Oh thats ugly! I'll be waiting for the stable verson before I upgrade to 8.10
Wow, I had no idea that a driver could actually damage hardware.
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Here's that they think may be going on, "the eeprom is not MMIO mapped, the registers for accessing it are. I'm still not clear if a random write to a memory location could corrupt things, we'll be looking at that today."
Marco ChiappettaManaging Editor @ HotHardware.com
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I say, why is this announced all over the internet as if it only affects ubuntu? It affects all Linux distributions using the kernel 2.6.27-rc1 (up until 2.6.27-rc4).
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If you can fix it by rewriting the eeprom (insinuated by the backup procedure), it's not "damaging hardware".
What part of "Ph'nglui mglw'nafh Cthulhu R'lyeh wgah'nagl fhtagn" don't you understand?
Sure it is. What if you don't have a backup of the eeprom? Is corrupted data, not damaged data? And if the corrupted data causes a harware malfunction, isn't that hardware damaged?
>> What if you don't have a backup of the eeprom?
Find someone who does. I don't think Intel's going to sue you for copyright infringement on something that won't work without their hardware. Especially since, owning the hardware, you are already licenced for the eeprom software.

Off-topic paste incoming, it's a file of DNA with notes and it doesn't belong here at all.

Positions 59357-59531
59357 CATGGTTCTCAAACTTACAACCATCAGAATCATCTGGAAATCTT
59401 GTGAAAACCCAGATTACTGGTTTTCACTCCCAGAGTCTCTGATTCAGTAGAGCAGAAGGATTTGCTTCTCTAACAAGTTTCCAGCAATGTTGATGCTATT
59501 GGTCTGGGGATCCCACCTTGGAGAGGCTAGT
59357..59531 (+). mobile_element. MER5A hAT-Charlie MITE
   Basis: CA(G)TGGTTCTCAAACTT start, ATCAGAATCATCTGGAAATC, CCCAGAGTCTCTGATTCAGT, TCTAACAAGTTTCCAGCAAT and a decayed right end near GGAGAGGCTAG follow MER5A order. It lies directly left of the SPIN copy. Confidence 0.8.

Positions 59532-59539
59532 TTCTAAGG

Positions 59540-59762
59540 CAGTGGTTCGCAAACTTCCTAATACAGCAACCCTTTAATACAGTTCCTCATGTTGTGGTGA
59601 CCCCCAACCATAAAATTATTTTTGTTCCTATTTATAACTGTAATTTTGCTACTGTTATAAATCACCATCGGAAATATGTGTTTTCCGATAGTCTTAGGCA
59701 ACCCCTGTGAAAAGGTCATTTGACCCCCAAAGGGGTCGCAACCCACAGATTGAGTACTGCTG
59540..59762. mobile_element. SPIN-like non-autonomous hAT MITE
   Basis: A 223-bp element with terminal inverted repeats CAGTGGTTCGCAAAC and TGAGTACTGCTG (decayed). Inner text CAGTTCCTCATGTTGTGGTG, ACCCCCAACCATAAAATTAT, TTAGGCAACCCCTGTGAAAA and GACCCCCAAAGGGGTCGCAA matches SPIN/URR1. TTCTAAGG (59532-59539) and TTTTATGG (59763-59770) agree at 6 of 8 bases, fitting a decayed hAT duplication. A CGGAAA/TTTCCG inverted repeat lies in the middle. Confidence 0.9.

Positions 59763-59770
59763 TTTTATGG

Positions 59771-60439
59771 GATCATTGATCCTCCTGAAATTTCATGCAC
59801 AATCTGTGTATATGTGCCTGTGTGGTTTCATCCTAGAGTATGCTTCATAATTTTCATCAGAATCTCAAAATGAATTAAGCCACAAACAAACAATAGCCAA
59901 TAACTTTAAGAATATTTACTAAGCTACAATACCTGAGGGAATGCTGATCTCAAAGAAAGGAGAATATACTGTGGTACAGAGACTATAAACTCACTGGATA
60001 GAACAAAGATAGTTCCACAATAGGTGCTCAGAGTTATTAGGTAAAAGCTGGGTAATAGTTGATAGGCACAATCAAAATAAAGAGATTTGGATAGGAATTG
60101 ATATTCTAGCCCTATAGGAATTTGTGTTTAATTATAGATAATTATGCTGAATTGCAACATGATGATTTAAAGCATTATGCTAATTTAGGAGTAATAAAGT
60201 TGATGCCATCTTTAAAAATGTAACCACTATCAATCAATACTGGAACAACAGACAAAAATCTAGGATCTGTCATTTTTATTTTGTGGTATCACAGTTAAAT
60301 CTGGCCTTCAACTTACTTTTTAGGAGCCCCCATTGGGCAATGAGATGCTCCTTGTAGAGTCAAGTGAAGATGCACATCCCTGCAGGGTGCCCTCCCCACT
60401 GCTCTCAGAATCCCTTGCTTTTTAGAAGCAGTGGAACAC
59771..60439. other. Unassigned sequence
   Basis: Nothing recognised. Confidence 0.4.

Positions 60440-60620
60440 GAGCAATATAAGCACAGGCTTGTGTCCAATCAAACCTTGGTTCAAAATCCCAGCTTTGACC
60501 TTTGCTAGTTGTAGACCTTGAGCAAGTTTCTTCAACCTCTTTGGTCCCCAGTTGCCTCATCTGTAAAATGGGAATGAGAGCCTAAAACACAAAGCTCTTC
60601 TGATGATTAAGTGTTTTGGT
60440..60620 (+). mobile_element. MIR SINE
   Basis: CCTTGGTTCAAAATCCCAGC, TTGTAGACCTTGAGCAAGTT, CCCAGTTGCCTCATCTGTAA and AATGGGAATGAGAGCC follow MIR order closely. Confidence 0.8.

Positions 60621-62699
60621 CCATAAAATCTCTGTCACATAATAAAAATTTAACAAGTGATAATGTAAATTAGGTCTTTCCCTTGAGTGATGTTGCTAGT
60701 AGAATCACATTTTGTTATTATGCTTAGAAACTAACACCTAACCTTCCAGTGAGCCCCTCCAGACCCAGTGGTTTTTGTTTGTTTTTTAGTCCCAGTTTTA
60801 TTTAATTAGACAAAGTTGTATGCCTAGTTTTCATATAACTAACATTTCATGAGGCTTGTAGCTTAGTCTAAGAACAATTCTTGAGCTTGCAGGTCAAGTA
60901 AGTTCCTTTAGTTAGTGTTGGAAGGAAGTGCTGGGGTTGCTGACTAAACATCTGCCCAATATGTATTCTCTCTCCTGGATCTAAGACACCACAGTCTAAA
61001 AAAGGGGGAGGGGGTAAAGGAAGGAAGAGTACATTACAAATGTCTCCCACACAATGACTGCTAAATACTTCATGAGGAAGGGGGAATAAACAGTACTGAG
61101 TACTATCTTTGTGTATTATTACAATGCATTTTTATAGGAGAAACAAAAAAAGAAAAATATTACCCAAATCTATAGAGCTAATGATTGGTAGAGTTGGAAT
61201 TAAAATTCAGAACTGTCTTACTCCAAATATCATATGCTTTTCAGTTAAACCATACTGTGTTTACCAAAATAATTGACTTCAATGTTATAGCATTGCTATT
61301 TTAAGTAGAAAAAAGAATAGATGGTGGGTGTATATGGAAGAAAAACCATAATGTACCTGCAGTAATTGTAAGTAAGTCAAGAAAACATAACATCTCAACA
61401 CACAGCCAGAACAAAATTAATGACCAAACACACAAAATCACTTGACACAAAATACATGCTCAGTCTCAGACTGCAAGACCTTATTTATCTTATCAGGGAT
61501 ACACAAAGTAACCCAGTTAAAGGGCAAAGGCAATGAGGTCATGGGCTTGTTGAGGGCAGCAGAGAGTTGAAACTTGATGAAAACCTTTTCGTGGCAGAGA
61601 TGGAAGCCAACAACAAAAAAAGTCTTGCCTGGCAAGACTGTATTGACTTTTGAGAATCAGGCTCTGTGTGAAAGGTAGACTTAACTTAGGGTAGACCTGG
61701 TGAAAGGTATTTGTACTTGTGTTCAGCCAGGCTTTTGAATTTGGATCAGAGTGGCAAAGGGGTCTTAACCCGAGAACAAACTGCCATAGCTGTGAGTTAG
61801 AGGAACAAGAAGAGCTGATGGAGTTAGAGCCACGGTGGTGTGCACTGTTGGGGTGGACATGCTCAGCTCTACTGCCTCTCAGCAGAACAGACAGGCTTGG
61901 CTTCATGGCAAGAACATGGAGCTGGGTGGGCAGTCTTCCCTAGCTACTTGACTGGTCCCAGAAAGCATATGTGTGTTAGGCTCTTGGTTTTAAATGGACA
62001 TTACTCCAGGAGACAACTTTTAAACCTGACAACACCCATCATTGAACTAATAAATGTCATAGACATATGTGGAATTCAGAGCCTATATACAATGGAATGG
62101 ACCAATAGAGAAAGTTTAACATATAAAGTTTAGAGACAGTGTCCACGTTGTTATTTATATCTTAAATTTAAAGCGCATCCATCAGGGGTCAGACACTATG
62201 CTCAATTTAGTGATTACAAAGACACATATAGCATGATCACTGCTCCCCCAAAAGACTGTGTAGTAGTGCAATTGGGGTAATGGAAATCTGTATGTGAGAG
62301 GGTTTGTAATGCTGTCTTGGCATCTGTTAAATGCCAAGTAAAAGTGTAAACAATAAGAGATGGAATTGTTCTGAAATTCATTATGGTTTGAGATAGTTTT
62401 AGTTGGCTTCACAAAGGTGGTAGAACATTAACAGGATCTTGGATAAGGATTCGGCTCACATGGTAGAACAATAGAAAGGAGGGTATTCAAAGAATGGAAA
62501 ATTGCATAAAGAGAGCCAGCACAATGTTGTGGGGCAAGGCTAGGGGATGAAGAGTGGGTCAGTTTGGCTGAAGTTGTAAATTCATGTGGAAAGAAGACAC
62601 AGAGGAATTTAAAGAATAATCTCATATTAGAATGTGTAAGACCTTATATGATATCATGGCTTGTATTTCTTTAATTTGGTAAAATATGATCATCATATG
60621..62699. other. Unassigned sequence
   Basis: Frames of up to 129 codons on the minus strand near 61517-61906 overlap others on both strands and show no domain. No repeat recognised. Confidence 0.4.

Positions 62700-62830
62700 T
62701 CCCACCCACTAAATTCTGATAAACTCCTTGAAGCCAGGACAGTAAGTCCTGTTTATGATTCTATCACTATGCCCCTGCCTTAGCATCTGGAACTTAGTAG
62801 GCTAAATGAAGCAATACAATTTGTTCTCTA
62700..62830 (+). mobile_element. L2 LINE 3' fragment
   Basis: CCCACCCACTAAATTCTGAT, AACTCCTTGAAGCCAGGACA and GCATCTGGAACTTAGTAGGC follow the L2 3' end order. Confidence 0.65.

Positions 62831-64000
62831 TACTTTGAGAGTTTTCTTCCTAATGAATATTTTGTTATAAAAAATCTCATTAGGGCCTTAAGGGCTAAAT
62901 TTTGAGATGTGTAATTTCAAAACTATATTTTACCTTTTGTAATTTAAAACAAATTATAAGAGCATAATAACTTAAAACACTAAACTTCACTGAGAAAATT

I wouldn't even be surprised if Intel doesn't supply a bootable disk that fixes them, before this is all over - just to avoid the negative impression towards their easily-corruptable NICs.
>> And if the corrupted data causes a harware malfunction, isn't that hardware damaged?
Respectfully speaking: By that logic, If I write a program the overwrites your boot sector - I damaged your computer's hardware.
The NICs might be semi-bricked, but they're not bricked. If you can fix it with a software reload, then obviously the hardware is not damaged.
I remember the old days, when you could really damage hard drives by programming them to beat their heads against physical stops, or set a monitor to a refresh rate that burned it out - those were hardware damage.
I'm surprised there aren't more viruses that take advantage of Intel's eeproms, if they're so easy to re-write. That would make for a hell of a virus - one that hides itself in your NIC eeprom and re-installs after you reformat. Kind of like CIH done right. I have to go now, to start work on a completely unrelated project. :)
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